Resilient Governance for Urban Water Systems in the Anthropocene
In an era marked by significant socio-environmental shifts, the Resilient Governance for Urban Water Systems in the Anthropocene project focuses on heavily engineered resource systems, such as urban water systems, facing both gradual changes and sudden extreme events. It explores the challenges of allocating resources and attention between crisis response and long-term planning. Decision-makers often lean towards reactive strategies, potentially increasing vulnerability to future failures. This research seeks to establish a new resource governance paradigm, encompassing redesigning “soft” social and informational infrastructure alongside traditional built infrastructure. By integrative cognitive, collective action, and robust control theories, the project aims to enhance the resilience of Urban Water Coupled Infrastructure Systems (UW-CISs) in the face of dynamic climate change impacts.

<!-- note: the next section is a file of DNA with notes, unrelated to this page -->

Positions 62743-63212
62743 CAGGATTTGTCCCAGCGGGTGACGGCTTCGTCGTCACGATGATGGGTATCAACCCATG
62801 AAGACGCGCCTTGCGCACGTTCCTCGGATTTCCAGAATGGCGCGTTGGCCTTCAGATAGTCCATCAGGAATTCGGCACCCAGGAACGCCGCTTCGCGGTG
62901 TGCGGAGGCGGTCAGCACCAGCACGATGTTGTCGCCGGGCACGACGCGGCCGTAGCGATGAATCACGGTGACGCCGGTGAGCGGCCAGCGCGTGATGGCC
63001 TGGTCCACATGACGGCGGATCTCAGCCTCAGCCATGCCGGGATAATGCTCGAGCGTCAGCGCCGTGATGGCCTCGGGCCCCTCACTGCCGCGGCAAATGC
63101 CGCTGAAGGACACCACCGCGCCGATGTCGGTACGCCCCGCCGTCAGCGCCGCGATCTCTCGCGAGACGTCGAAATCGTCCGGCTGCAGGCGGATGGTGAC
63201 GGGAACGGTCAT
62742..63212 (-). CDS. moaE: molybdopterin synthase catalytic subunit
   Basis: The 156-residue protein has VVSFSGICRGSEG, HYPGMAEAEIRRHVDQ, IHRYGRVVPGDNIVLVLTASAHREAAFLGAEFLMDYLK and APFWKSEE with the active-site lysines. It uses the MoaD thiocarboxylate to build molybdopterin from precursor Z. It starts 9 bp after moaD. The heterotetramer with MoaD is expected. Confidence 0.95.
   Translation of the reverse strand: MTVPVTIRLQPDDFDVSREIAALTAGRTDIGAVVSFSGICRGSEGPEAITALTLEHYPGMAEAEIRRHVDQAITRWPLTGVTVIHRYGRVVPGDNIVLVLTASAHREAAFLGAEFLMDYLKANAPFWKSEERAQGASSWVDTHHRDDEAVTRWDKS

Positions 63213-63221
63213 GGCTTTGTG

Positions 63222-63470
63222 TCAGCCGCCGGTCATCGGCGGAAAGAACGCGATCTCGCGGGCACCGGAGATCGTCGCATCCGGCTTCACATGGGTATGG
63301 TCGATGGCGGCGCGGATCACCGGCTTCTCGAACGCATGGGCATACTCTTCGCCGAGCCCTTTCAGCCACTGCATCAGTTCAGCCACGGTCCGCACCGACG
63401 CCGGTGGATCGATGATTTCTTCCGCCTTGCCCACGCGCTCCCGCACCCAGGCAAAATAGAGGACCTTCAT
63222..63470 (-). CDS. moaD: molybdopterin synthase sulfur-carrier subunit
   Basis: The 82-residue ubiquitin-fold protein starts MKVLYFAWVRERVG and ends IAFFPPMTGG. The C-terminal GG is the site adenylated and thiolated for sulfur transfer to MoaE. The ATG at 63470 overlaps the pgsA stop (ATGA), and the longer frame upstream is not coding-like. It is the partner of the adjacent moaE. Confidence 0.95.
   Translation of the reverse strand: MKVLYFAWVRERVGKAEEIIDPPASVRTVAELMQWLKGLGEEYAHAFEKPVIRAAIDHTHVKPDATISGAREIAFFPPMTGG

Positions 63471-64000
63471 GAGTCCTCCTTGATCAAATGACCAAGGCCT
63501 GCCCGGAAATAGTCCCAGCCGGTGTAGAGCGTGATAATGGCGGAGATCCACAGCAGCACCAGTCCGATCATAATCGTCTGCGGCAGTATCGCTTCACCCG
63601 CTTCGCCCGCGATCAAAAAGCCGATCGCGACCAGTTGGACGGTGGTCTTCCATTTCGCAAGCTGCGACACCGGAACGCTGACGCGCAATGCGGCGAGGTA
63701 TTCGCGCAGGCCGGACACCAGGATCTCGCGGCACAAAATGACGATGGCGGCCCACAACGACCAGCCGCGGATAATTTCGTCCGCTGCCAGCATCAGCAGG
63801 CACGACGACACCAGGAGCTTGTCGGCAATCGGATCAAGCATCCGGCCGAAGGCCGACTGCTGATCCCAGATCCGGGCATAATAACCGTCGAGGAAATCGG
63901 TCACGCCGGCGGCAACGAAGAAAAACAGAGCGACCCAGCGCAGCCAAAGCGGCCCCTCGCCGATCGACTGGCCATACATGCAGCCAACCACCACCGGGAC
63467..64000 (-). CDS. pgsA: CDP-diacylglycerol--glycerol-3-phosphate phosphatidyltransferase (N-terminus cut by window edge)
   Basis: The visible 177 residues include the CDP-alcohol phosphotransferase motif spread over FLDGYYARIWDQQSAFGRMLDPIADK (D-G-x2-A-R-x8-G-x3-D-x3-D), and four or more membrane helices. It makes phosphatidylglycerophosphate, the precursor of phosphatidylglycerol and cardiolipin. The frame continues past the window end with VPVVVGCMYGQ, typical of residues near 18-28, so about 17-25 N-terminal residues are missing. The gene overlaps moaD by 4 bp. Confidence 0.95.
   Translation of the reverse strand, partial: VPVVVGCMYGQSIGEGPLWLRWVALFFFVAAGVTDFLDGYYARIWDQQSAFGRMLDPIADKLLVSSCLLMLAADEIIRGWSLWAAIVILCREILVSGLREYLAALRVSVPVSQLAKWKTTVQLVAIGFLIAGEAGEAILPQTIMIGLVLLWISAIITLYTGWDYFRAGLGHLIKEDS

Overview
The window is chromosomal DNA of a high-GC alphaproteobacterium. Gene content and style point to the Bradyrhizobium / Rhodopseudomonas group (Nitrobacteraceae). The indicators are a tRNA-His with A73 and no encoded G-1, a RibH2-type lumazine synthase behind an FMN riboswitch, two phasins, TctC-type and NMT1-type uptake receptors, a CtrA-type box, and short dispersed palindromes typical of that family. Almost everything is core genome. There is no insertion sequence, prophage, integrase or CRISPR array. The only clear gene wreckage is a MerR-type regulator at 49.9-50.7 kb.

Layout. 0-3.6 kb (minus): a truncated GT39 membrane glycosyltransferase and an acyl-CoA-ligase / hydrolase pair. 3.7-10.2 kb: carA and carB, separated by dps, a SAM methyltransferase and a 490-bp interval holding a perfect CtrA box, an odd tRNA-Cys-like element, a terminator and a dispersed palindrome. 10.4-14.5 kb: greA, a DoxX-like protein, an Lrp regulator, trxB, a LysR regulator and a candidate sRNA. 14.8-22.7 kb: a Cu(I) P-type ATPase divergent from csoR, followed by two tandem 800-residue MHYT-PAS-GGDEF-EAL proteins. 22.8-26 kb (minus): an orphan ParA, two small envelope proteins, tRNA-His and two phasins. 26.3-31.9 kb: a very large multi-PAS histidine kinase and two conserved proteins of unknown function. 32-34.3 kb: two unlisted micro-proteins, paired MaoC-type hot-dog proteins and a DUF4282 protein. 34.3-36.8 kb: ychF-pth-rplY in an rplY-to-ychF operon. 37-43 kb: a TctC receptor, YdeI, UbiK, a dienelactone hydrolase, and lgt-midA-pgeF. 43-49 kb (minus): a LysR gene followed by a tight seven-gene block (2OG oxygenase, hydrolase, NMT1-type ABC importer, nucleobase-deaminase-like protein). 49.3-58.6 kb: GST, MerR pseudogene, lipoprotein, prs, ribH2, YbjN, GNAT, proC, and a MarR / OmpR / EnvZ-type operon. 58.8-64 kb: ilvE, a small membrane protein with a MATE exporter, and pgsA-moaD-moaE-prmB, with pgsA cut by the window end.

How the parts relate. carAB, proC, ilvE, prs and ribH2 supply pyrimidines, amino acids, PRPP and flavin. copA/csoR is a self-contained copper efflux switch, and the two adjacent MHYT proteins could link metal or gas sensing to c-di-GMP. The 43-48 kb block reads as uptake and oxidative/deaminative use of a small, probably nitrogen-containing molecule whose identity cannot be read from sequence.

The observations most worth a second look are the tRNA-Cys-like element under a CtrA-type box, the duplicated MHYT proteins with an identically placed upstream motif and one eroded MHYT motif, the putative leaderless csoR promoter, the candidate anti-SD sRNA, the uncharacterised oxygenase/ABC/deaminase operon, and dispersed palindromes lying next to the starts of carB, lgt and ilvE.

This research delves into the complex interactions within urban water systems, examining how individuals, groups, and networks respond to environmental changes, focusing on predictive capabilities aiming to reduce surprises by aligning actions with anticipated future conditions. Through this approach, the project aims to understand better risk perception, collective action dynamics, and robustness-fragility tradeoffs within UW-CISs. By incorporating hydroclimatic data, physical infrastructure, and institutional design, the research offers scenario planning and predictive modeling for future water reliability and affordability, addressing the immediate need for decision support in navigating the challenges of the Anthropocene.